On the face of it, Ramnaresh Sarwan enjoyed a solid test career.
The right-hander made 5,842 runs at an average of 40.01 and only Shivnarine Chanderpaul, Brian Lara and Chris Gayle made more Test runs for the West Indies over the timespan his test career lasted. But, unlike some of the name’s he shared the field with, Sarwan’s playing career is one of unfulfilled potential and controversy which has followed him into his post-playing days.
In the 114 Tests they played in the years spanning Sarwan’s test career, the West Indies managed just 17 wins and fell to 63 losses – a far cry from the all-time great West Indian sides of the past. So why, just two years after being a career-high 11th-best Test batter in the world, was 31-year-old Sarwan dropped from the West Indies side?
Of the multitude of characters in sport who seem to attract controversies, Sarwan can count himself one of them. Whether it was engaging in a shouting match with Glenn McGrath, partying in the stands after the West Indies were bowled out for 47, or successfully suing his own cricket board – Sarwan was often swept up in a whirlwind of controversy.
In 2003, Australia travelled to the West Indies for a four match Test series. On the fourth day of the final match in Antigua, McGrath and Sarwan got into a heated altercation on the field, with the umpires needing to intervene as the conflict escalated. Reports suggested McGrath was the instigator of the incident but that Sarwan had done little to calm the situation, making comments about McGrath’s wife who was undergoing treatment for cancer at the time.
While the two later apologised to each other, McGrath admitted after the game: “It’s not something that just happens and then that’s finished. It’s something that I do go on thinking about. I have worried about it quite a bit over the last few days.”
The incident clouded an otherwise remarkable game. The West Indies achieved a world record chase of 418 in the fourth innings, of which Sarwan scored 105.
A year later with England in town, the West Indies were humiliated by Steve Harmison, bowled out in Jamaica for just 47. To compound a disastrous Test match for the team, four of their players were then spotted partying away at a disco in Sabina Park. Vice-captain Sarwan was one of these players, much to the consternation of fans and team management who issued an apology to their fans for the players’ behaviour.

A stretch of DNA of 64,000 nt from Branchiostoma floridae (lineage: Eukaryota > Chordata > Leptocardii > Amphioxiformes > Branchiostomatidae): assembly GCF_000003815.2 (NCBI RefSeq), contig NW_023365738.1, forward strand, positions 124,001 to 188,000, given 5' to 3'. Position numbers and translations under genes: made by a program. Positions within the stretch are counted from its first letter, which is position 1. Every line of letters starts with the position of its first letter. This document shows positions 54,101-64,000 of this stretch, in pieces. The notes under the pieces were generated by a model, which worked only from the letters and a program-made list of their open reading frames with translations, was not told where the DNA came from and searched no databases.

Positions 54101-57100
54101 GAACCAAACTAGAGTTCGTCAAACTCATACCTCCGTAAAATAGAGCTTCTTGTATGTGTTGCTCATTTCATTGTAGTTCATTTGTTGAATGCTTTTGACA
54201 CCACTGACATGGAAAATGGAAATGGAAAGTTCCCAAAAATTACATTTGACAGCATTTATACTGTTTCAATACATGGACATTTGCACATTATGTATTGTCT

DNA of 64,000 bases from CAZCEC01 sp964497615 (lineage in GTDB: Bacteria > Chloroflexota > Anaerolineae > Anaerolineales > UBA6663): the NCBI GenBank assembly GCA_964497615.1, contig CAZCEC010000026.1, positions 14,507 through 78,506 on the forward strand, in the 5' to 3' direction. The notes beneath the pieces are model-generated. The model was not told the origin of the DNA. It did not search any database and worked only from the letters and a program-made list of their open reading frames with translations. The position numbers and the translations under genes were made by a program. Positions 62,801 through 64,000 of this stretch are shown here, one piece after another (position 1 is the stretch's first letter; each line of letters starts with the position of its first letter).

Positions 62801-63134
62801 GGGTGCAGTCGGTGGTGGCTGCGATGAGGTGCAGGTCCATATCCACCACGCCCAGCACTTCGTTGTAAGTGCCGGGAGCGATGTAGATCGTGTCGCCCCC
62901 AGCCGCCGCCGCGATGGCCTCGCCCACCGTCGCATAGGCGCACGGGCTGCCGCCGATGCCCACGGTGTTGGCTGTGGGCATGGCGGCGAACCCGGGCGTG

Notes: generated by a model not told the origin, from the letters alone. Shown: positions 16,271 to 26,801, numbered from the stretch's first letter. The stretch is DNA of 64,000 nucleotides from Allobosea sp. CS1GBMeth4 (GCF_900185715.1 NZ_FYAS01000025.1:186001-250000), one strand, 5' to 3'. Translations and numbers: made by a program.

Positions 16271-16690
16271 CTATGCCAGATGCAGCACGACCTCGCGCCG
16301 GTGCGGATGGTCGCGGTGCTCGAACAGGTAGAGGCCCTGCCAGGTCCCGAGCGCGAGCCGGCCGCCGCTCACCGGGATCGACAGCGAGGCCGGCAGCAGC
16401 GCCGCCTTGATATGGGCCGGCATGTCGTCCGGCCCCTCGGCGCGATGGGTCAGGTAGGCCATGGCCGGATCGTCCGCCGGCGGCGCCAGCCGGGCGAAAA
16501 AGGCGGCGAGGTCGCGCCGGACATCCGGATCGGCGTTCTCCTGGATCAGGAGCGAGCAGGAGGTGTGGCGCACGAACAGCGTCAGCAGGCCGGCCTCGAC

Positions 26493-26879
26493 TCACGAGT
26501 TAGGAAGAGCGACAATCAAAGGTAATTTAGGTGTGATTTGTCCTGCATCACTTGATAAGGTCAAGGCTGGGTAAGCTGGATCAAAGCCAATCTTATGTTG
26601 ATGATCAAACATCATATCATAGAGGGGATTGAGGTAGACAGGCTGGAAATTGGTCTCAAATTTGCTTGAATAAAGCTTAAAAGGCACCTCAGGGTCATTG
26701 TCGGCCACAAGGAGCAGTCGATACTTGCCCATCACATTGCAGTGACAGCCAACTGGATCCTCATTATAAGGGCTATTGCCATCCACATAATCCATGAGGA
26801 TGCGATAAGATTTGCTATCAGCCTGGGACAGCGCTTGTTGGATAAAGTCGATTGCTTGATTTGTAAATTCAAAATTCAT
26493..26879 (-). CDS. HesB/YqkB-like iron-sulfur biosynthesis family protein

In 2005, Sarwan was one of several players who were dropped by the West Indies cricket board for a contract dispute. The dispute was between the team sponsor, Digicel, and Cable and Wireless, his individual sponsor. Emanating from both companies being mobile phone businesses, it was acceptable to neither for Sarwan to represent the other. The conflict was eventually resolved when he cancelled his sponsorship with Cable and Wireless.
Two years on from his previous controversy, Sarwan made the headlines again when he labelled the former West Indies coach, Bennett King as “one of the worst coaches” and claimed he had been verbally and physically abusive towards players under his tenure. Following that incident, the West Indies Players Association was also forced to deny the allegations Sarwan had been involved in a match-fixing investigation in 2011.
But the primary reason behind his eventual dropping from the West Indies Test side centred around fitness concerns. It was the reason given by Ottis Gibson, then West Indies coach, when he was denied a central contract in 2011. Sarwan complained about “unfairly questioning in public his fitness and attitude” and won $161,000 in damages from the West Indies Cricket Board.
Among the multitude of disputes and drama that dogged Sarwan’s career, there was a fantastic player. Ted Dexter, upon seeing him bat for the first time, predicted he would average 50 in Test cricket. He finished short of that feat, but scored 15 Test centuries, one of which was a colossal 291 when he took down an England attack containing Jimmy Anderson, Stuart Broad, Ryan Sidebottom and Graeme Swann at Bridgetown in 2009.
He returned to the test arena in 2011 when Pakistan and then India toured the Caribbean. His top score was just 23 across eight innings and he scored two ducks in the same time frame. While it was the last he was seen in Test cricket, he played domestic and franchise leagues until 2016. His last professional game was for the Trinbago Knight Riders in the Caribbean Premier League.
If he felt he had escaped the limelight by retiring, then his former teammate and friend Chris Gayle thrust him back into it when he launched a rant following his release from the Jamaica Tallawahs in 2020, blaming Sarwan for the decision. He said: “Sarwan, you are worse than the Coronavirus right now.
“Sarwan, you are a snake. You are so vindictive. You are so immature. You still stabbing people in the back. You’re still carrying news. When are you planning to change?”
Sarwan himself denied the allegation and has recently been appointed as chair of the Guyana Cricket Board’s Selection Committee.
Summarising Sarwan’s career is a tricky task. On the one-hand he was a world beating international batter who could tear down attacks on his day, but on the other, his talent never reached its full potential as off-field matters bled into his narrative. Like much of recent West Indies cricket, his story is one of what ifs.
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